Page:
Rune Factory 5, Switch Review
Full disclosure: I’ve not played any previous Rune Factory games. I’ve read that they employed a top-down view and that this is the first time RF has moved to 3D. I like Harvest Moon and I’ve played a bit of Stardew Valley, so I’m familiar with the idea of a farm/village sim. I was keen to check out how Rune Factory 5 also brings monster fighting into the mix.
Rune Factory 5 has the cosey, cute, comforting aesthetic down.
This is Animal Crossing meets Harvest Moon, with a light sprinkle of Monster Hunter. Nothing is overly complex or deep. You level up by doing literally anything and there’s no pressure to lean into any one part of the game, including the surprisingly robust story quest. If you want to just farm, you can. If you want to just talk to people and collect mushrooms, you can, and if you want to seek out monsters – go for it. Regardless of your pursuits, you’ll be greeted with chimed Skill-Up noises in no time.
There’s also a lot of meaningless dialogue. Too much. But hey, that might be your thing. I found it laborious, with none of the characters particularly interesting. You can build relationships with a handful of townsfolk and possibly marry one of them. However I’m yet to invest in social capital, happy to be a loner turnip planter with a penchant for whacking stones with a big hammer.
If you’ve watched any footage, you’ll notice that RF5 is not exactly a looker.
It has a fairly charming art approach, but its lack of texture depth and garish colour approach requires a level of forgiveness. The frame rate is also quite woeful, especially when you’re exploring the town or during fights.
Farming controls take some getting used to, as inputs are far from responsive. This is eased somewhat by upgrades that increase your range for watering and so on. A crafting system offers an avenue for deeper cultivation pursuits, the recipes for which can be procured by eating bread. Don’t ask me why. There are additional mechanics that add to the complexity of growing crops. Such as soil condition that can deteriorate over time or be upgraded through supplements.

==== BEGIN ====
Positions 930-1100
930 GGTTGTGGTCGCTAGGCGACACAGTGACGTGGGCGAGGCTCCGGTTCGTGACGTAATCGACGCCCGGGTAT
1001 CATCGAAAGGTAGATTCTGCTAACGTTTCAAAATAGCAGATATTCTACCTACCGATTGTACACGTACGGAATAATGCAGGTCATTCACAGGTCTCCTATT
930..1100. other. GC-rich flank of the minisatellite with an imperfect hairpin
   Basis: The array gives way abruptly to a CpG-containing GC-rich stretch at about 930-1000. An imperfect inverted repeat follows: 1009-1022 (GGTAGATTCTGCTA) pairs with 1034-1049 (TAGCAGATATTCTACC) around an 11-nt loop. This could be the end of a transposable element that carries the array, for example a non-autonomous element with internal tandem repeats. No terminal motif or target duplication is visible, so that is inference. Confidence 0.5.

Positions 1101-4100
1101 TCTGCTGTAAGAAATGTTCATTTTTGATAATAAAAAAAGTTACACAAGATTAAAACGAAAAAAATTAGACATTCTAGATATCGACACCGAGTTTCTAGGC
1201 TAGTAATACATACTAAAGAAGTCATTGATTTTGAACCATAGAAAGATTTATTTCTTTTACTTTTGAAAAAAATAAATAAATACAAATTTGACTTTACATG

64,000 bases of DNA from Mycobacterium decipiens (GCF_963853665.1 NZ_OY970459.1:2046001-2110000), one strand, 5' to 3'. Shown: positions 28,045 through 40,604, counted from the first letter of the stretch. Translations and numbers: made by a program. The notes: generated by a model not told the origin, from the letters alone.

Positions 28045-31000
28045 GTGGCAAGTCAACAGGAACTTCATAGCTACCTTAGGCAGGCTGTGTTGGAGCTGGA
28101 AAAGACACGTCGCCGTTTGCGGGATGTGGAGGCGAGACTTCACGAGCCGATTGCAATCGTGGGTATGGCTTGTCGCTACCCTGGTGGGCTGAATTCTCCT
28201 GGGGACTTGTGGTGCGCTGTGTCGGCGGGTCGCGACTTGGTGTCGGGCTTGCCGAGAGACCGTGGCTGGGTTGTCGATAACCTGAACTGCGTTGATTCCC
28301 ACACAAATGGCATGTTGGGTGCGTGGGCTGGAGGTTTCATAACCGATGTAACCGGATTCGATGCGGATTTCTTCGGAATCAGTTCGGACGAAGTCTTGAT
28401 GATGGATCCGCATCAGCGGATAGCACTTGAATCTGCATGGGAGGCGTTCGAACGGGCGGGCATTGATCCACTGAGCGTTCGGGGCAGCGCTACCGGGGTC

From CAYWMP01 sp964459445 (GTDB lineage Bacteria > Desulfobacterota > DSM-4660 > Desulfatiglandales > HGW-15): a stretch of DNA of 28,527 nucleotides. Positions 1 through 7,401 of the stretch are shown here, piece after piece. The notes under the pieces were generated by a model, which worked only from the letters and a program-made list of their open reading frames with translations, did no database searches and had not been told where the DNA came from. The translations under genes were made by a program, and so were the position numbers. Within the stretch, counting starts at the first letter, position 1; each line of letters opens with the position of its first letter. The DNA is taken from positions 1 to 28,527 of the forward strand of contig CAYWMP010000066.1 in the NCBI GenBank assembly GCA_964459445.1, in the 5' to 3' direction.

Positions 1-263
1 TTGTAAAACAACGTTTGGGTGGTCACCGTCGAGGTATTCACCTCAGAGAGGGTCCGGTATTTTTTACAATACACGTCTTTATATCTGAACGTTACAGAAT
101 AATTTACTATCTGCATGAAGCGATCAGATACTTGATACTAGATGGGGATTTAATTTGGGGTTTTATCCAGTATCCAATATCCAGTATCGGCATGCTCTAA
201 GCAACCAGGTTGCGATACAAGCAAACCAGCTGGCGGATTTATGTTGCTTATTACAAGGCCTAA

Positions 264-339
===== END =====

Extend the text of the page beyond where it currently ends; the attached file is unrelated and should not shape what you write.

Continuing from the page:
As the new amnesiac in town, it falls to you to act as glue for the village, completing tasks from the notice board, receiving rewards and even having some power to determine the dates of town-wide events. It’s all very light and inconsequential, which is probably exactly the niche Rune Factory 5 is catering for. You won’t find any mind-blowing new mechanics or ideas that change the farm sim genre, just a nice, simple experience with enough space to allow you to toil, till, talk and tinker to your heart’s content.
I must admit that I took more to the monster fighting than the farming or social sides. You can venture out into the forest or dungeons, hitting creatures, closing the portals they spawn from and eventually unlocking special moves that you can map to buttons. It’s all low key, with boss fights offering simplistic move sets that are easily avoided. Even so, it’s quite fun to explore and level up.
That describes Rune Factory 5 as a whole: it’s quite fun. It looks okay, runs a bit less than okay, nothing stands out as overly great or bad. It does have an honest heart that might hook you if you are in the right mood for it. You can find dedicated titles that do each one of the constituent elements in Rune Factory 5 well, but I can’t think of anything that tries to do it all.
It’s got some pleasantly weird stuff, too. For instance, I ended up on the back of a giant dragon with a second farm area to work on. Effectively doubling my yield should I wish to put the time and effort in.
As an open, customisable, comforting adventure, Rune Factory delivers. You just need to decide how much vapid chit-chat you want to go with your cropping.